South Korea and Japan condemn planned satellite launch
American officials concerned that rocket involved could be used as a weapon
North Korea says it is not bound by international arms-control agreements
North Korea has indicated that it will launch a satellite in the coming days, a United Nations agency said, drawing condemnation from South Korea and Japan.
Pyongyang told the International Maritime Organization on Tuesday that it intends to launch an Earth observation satellite between February 8 and 25, IMO spokeswoman Natasha Brown told CNN.
The IMO is responsible for creating frameworks for the safety and security of shipping. North Korea in December 2012 also informed IMO with its launch dates and falling area coordinates weeks before its rocket launch.
The reclusive regime also notified the International Telecommunication Union (ITU) on Tuesday that it intends to launch satellite, ITU spokesman Sanjay Acharya said. The ITU registers all satellite transmission frequencies to ensure there is no cross-satellite interference.
While North Korea says it’s putting a satellite into orbit, the launch is viewed by others as a front for a ballistic missile test. U.S. officials have said the same type of rocket used to launch the satellite could also be used to fire a long-range missile.
South Korea condemned the planned launch as a “direct challenge against the international community,” and warned that North Korea would pay a “grave price” if it went ahead.
“North Korea must clearly understand that if they carry out long-range missile test, it would be a severe threat against peace and stability of the Korean Peninsula, this region and the world and must immediately withdraw its plan,” said Cho Tae-yong, first deputy director of national security of the South Korean Presidential Office.
Japan’s Prime Minister Shinzo Abe also urged North Korea to “refrain” from the launch and said his Cabinet is working closely with the United States and South Korea to gather information and prepare a potential response.
“Forcing the launch is a clear violation against the [United Nations Security Council] resolution and a serious provocation against the security to our country,” Abe told a parliamentary committee Wednesday.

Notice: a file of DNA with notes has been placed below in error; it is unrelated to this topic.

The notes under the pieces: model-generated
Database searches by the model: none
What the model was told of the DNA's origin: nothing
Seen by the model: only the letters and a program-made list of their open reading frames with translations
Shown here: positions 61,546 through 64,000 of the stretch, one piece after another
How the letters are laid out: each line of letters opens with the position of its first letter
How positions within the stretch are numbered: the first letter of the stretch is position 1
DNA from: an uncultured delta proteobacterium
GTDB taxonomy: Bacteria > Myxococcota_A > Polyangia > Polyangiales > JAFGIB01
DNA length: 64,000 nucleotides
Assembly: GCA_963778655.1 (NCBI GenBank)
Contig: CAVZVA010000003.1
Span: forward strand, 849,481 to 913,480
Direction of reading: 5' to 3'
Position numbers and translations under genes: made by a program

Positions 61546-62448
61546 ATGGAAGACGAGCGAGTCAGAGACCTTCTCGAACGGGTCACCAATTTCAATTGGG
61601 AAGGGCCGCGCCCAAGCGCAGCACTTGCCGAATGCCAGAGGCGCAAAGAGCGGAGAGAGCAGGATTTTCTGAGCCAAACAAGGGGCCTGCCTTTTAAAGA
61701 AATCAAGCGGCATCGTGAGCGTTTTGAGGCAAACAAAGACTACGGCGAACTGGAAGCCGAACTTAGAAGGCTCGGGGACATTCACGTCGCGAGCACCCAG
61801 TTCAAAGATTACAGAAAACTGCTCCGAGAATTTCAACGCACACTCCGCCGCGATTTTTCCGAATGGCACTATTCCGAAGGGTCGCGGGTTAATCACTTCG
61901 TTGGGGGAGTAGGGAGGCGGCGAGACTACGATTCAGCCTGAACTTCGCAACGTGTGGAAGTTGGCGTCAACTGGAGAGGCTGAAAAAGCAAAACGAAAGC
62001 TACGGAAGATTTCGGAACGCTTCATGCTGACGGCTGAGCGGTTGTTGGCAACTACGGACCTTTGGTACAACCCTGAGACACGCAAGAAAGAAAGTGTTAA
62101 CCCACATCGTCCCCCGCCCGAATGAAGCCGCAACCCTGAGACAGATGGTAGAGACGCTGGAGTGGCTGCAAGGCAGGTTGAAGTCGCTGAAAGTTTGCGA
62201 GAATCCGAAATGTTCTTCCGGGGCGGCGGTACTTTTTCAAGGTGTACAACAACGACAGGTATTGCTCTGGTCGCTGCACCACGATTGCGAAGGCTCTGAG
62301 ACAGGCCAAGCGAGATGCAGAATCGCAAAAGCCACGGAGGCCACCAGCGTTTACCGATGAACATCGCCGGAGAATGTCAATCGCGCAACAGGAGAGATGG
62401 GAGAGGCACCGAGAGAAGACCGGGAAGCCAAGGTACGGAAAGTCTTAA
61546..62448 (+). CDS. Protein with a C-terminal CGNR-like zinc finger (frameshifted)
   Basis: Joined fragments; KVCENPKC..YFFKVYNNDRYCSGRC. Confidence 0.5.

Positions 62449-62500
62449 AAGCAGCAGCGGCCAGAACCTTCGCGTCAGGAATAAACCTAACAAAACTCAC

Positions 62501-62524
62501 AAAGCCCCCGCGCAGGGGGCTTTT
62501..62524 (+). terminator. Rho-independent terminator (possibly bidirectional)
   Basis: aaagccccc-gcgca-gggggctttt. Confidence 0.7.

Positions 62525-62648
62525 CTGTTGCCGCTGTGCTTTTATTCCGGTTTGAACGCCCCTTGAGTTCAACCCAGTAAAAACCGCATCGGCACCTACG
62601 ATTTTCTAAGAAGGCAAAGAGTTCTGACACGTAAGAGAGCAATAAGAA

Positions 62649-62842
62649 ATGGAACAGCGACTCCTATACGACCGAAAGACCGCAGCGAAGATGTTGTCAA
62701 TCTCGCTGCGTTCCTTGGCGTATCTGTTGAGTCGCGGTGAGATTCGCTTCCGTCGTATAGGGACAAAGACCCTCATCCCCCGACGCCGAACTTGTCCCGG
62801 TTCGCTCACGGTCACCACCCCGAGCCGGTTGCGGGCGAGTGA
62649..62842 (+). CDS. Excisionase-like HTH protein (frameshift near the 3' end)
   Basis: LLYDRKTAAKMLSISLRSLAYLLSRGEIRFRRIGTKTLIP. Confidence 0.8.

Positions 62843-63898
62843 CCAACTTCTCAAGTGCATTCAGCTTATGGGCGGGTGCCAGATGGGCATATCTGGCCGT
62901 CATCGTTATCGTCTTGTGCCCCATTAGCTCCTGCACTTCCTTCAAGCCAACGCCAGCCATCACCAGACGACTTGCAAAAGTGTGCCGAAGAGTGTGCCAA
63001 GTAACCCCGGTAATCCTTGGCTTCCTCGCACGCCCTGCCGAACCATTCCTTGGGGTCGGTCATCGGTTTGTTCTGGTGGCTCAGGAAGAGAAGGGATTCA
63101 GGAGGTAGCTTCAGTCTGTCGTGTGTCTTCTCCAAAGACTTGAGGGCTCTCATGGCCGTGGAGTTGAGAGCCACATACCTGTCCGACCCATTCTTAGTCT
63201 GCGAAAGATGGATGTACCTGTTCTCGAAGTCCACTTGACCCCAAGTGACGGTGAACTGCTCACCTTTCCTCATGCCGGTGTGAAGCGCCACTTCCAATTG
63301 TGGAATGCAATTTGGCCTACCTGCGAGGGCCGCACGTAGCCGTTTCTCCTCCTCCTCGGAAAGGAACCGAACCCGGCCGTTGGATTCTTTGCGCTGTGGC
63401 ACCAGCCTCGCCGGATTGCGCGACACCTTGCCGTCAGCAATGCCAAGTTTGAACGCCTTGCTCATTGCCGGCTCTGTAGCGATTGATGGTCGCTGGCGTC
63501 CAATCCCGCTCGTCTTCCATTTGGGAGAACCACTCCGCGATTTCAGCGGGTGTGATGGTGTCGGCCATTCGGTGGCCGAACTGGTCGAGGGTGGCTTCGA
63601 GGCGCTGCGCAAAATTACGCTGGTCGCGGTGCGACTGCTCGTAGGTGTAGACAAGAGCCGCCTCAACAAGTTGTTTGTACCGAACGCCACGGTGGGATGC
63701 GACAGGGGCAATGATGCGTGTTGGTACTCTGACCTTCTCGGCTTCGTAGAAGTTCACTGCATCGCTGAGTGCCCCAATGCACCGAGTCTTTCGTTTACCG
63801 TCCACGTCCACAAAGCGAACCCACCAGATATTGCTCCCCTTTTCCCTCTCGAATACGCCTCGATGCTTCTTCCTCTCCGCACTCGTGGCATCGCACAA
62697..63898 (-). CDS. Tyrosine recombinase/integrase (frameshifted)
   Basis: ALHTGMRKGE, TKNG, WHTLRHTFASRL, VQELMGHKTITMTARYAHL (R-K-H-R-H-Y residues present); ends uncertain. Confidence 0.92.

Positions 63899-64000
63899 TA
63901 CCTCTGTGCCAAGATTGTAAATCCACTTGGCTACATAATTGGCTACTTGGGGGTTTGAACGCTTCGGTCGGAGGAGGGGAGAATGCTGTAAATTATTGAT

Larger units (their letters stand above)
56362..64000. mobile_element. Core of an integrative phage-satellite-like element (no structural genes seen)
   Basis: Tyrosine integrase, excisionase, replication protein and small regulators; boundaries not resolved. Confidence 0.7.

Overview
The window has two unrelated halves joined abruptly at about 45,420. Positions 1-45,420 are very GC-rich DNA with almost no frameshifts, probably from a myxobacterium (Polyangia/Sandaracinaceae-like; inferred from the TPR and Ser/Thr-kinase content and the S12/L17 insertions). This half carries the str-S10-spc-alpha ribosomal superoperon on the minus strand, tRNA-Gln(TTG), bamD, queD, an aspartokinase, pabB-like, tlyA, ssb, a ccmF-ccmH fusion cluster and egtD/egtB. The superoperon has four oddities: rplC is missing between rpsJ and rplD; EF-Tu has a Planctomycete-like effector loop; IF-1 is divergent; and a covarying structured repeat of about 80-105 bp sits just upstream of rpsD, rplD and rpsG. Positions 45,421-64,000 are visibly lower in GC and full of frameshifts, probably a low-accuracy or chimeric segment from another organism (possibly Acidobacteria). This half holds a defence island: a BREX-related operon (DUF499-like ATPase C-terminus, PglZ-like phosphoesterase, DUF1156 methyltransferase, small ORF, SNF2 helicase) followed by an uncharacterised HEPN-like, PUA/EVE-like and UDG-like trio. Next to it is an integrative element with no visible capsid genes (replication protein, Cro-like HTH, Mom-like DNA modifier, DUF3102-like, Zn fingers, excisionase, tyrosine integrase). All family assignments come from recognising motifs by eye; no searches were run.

Chinese Foreign Ministry spokesman Lu Kang expressed “deep concern” over the launch.
“We hope (North Korea) will exercise restraint and caution in its actions. It should not act in a way that may escalate tensions on the peninsula,” Lu said Wednesday.
Over the years, there have been various efforts by the international community to negotiate an end to North Korea’s nuclear weapons program – and its missile program, as well – according to the website of the Arms Control Association, a nonpartisan Washington-based organization dedicated to promoting public support for “effective arms control policies.”
Anticipating a new missile launch
But, while there have been agreements and near-agreements over the years, all efforts have eventually collapsed, the Arms Control Association said. And North Korea contends it has withdrawn from any international agreements that would limit its weaponry.
A scenario similar to the current one unfolded in 2012, when North Korea announced it was launching a rocket carrying a satellite. North Korea said that operation was for peaceful purposes, but Japan, the United States and South Korea decried it as a cover for a long-range ballistic missile test.
The United States has been anticipating a new launch.
In recent days, U.S. satellites have spotted activity at a launch station in North Korea, and the United States has assessed that the North has assembled all the elements, equipment and technology for the launch of a satellite atop a long range rocket, and that a launch could happen at any point, several U.S. officials told CNN.
Tuesday’s announcement comes about a month after North Korea bragged about what it said was the “spectacular success” of its first hydrogen bomb test, on January 6. A U.S. official directly familiar with an assessment of the test said last week there may have been a partial, failed test of some type of components associated with a hydrogen bomb.
CNN’s Yoko Wakatsuki and KJ Kwon contributed to this report